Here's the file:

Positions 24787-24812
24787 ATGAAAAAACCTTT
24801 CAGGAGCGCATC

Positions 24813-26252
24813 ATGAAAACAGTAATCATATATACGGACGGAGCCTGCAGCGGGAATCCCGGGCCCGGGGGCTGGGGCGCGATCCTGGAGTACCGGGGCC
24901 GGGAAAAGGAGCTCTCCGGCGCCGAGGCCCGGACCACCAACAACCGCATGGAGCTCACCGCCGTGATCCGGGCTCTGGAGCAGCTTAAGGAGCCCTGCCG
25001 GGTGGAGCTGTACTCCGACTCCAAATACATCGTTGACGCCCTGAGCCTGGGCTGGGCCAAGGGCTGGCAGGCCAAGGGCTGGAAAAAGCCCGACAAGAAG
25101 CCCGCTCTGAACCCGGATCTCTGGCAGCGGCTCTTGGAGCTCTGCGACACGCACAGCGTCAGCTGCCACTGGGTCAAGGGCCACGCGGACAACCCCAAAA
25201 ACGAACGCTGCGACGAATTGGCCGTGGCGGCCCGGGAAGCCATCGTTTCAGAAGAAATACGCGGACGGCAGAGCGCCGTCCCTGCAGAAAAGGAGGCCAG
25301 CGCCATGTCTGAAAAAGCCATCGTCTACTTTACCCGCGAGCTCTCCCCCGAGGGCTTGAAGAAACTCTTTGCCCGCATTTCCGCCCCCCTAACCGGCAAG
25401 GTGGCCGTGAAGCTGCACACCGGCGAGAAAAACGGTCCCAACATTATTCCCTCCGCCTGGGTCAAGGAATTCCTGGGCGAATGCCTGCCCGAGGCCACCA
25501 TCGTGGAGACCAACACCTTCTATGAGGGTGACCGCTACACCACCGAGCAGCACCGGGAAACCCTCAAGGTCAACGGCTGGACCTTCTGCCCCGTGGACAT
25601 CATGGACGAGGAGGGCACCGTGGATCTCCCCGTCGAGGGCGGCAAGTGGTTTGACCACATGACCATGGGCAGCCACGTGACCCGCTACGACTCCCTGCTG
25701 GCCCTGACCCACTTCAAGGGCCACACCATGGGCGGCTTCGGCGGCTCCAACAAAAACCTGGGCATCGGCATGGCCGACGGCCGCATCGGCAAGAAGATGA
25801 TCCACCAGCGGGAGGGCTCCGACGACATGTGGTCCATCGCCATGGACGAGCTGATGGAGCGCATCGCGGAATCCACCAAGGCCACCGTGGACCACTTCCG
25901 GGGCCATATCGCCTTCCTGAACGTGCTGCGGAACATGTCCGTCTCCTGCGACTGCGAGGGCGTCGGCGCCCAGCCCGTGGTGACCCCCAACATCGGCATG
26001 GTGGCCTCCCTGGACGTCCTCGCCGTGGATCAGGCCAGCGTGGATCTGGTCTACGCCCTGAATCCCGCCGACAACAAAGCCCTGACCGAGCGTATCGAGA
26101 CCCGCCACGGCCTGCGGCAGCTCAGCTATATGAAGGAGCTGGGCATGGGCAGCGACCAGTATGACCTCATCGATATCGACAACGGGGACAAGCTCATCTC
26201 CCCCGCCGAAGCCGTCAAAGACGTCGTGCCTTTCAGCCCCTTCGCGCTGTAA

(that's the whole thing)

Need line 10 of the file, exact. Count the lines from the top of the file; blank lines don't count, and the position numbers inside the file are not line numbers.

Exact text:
25301 CGCCATGTCTGAAAAAGCCATCGTCTACTTTACCCGCGAGCTCTCCCCCGAGGGCTTGAAGAAACTCTTTGCCCGCATTTCCGCCCCCCTAACCGGCAAG